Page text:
What is an incision?
An incision is a cut through the skin made during surgery. Another name for an incision is a surgical wound. The size, location, and number of incisions depend on the type of surgery.
What is a dressing and how often should dressings be changed?
A dressing is a sterile bandage that protects incisions from bacteria and keeps it clean and dry. Dressings should be changed daily or according to your doctor’s orders.
How are incision(s) closed?
Incisions are held closed using stitches, staples, tissue glue, or a special kind of adhesive tape called Steri-Strips™. A sterile dressing covers the incision(s).
How do I care for my incisions after surgery?
Incisions must be kept clean and dry. Proper care of incisions promotes healing, reduces scarring, and reduces the risk of an infection. Follow your doctor’s instructions for incision care very carefully.Some general tips about caring for incisions include:
- Always wash your hands before and after touching your incisions.
- Always inspect your incisions and wounds every day for signs of infection.
- Bleeding: If the incisions start to bleed, cover them with a clean tissue or towel and apply direct and constant pressure to the incisions for at least 5 minutes. If bleeding stops, remove the bloody dressing, clean the incisions (see instructions below), and apply a fresh dressing. If bleeding does not stop after a few minutes, keep applying direct constant pressure to the incisions and call your doctor or go to the emergency room.
- Clothing: Avoid wearing tight clothes that rub on the incisions.
- Itching: Incisions may feel itchy as they heal; this is normal. Don’t scratch them. If the itchiness gets worse instead of better, call your doctor. This may be a sign of infection or that stitches are too tight.
- Staples and Stitches: You may wash or shower 24 hours after surgery unless you are directed otherwise by your healthcare professional. Cleanse the area with mild soap and water and gently pat dry with a clean cloth. Your staples will be removed when the wound is healed. Some stitches dissolve over time; others need to be removed by your doctor. Dissolvable stitches often are held in place by strips of tape (Steri-Strips).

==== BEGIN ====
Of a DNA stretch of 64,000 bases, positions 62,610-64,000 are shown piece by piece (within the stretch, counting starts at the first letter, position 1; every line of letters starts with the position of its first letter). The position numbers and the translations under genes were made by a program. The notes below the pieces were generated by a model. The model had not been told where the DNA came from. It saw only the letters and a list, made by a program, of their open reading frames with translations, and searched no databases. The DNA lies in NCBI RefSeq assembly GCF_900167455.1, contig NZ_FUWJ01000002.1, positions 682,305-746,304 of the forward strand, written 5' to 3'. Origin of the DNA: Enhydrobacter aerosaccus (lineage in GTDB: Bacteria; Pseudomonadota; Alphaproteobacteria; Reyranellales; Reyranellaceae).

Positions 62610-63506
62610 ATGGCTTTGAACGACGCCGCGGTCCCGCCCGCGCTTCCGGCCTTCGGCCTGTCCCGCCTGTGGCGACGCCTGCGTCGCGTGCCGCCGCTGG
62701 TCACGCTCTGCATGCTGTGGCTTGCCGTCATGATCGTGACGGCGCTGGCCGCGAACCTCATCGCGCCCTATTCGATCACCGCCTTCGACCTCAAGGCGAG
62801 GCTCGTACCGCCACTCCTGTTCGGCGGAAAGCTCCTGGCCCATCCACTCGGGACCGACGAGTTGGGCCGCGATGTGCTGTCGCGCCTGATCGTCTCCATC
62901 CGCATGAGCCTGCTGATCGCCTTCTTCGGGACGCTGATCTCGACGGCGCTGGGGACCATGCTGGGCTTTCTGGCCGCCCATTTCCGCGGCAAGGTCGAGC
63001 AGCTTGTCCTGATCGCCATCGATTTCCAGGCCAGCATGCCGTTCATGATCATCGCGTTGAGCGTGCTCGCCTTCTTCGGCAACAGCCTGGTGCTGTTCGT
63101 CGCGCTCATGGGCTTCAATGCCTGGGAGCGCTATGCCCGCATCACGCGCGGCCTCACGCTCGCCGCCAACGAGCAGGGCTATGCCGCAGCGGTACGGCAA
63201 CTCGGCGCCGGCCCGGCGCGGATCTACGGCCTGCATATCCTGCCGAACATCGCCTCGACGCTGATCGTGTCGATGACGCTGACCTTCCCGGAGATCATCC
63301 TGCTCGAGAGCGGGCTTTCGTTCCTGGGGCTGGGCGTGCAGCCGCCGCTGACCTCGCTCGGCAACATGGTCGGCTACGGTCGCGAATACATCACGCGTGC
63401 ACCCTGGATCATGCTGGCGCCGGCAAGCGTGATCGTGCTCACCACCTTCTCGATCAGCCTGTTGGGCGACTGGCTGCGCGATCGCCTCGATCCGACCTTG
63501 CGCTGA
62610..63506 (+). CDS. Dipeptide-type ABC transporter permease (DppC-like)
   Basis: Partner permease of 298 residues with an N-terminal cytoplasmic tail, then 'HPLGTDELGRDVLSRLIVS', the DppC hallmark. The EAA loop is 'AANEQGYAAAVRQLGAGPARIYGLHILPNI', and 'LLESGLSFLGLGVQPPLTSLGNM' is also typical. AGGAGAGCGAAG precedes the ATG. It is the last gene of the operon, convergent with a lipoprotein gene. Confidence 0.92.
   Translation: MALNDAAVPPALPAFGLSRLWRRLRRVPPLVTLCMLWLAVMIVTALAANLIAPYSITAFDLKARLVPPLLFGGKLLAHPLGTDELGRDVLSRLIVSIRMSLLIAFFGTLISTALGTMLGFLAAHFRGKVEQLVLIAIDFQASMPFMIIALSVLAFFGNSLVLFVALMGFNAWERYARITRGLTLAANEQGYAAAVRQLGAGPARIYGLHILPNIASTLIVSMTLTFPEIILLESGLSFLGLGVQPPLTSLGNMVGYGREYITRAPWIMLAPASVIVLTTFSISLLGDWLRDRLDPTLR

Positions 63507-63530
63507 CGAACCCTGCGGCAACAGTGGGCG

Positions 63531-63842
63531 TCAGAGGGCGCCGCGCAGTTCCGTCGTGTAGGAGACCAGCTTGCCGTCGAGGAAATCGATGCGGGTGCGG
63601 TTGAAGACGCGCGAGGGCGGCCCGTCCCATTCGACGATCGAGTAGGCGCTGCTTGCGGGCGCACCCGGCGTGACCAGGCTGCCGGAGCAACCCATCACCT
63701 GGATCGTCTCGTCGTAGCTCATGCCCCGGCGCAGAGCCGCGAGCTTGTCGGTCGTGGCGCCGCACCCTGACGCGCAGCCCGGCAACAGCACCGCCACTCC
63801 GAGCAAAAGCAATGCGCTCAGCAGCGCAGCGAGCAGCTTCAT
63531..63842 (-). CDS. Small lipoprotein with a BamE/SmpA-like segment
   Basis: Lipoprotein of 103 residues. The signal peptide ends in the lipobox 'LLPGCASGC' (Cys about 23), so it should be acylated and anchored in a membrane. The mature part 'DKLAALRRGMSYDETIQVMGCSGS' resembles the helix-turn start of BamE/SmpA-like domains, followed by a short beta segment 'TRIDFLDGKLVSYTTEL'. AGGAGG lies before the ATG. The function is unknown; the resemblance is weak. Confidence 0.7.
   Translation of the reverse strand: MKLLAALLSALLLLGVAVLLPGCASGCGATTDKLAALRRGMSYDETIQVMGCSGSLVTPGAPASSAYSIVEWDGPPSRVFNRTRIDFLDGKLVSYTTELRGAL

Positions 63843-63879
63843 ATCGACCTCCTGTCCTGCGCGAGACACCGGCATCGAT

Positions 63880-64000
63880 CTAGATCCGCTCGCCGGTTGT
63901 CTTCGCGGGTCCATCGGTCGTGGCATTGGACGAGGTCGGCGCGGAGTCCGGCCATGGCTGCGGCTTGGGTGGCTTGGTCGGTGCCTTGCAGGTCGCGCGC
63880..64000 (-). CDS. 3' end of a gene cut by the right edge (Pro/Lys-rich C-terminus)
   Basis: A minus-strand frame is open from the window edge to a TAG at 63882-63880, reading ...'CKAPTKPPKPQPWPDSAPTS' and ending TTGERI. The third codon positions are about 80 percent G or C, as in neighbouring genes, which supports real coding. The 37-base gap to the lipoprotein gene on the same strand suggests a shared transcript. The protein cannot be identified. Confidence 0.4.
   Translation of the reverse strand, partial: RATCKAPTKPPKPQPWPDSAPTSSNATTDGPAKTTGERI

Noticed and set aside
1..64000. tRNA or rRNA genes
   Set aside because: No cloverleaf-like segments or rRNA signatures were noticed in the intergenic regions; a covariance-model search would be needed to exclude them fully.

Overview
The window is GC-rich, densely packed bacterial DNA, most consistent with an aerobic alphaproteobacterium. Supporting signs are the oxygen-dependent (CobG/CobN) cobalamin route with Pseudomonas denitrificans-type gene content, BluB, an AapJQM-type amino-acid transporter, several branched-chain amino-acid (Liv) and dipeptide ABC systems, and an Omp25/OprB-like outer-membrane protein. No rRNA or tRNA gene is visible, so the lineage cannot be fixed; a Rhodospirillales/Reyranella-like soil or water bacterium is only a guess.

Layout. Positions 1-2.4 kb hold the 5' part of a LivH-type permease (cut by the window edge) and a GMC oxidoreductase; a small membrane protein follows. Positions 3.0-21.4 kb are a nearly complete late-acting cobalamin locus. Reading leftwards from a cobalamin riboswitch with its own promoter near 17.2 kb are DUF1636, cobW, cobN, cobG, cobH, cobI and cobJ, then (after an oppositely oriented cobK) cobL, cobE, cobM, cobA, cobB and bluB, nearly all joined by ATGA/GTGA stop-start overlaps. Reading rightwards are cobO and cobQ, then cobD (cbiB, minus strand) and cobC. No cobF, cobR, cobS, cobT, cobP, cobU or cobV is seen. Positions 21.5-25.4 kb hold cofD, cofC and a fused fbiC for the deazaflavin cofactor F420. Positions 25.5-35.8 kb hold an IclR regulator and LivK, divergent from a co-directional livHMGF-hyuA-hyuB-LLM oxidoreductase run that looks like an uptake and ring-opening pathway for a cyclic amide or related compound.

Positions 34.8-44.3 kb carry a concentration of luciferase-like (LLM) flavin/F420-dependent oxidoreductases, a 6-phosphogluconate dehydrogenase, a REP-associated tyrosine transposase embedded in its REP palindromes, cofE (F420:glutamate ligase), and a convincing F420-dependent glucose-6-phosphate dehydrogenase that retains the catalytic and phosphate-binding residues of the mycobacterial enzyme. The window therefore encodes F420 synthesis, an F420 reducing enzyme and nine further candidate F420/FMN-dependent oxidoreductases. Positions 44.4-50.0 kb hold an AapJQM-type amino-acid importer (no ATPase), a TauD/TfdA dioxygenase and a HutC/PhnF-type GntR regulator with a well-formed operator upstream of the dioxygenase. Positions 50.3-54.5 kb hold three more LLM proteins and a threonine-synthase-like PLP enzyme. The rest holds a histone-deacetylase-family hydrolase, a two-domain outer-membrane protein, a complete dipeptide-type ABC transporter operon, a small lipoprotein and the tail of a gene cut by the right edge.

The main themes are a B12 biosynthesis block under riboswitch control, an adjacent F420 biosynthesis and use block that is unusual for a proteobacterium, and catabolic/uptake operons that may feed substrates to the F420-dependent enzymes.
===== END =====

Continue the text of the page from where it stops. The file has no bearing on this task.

- Steri-Strips: You may wash or shower with Steri-Strips in place. Cleanse the area with mild soap and water and gently pat dry with a clean towel or cloth. Do not pull, tug, or rub Steri-Strips. The Steri-Strips will fall off on their own within 2 weeks. After 2 weeks, gently remove any remaining Steri-Strips.
- Tissue glue: The glue should be kept dry and the incisions should be kept out of direct sunlight. The glue will dry out and fall off within 5 to 10 days.
What supplies are needed to change a dressing?
The basic supplies needed for changing a dressing are:
- Gauze pads.
- Disposable medical gloves.
- Surgical tape.
- Plastic bag (for disposing of old dressing, tape, etc.).
What steps are involved in changing a dressing?
The steps begin with preparing the area where the dressing will be changed. The next steps are to remove the old dressing, cleanse and rinse the incision, and apply the new dressing.
Step 1: How do I prepare the area for changing the dressing?
First, you or the caregiver who is changing the dressing needs a clean surface to work on. Pets should be moved to a different room, and the caregiver should remove any jewelry. The surface where the supplies will be laid out should be washed with soap and water and covered with a clean cloth or paper towel.
Step 2. How do I remove the old dressing?
First, you’ll prepare your new dressing. Open the gauze package(s) without touching the gauze. Next, cut new tape strips. Set aside.
To remove the old dressing:
- Wash your hands by wetting them down, adding soap, and washing for 30 seconds (about the time it takes to sing “Twinkle, Twinkle Little Star”). Clean under your nails.
- Rinse your hands well and dry with a clean towel.
- Put on medical gloves and loosen the tape holding the dressing in place.
- Remove the dressing. Unless the doctor has said to remove the dressing dry, you can wet it if it sticks to the wound to help remove it. Throw the old dressing and dirty medical gloves into a plastic bag.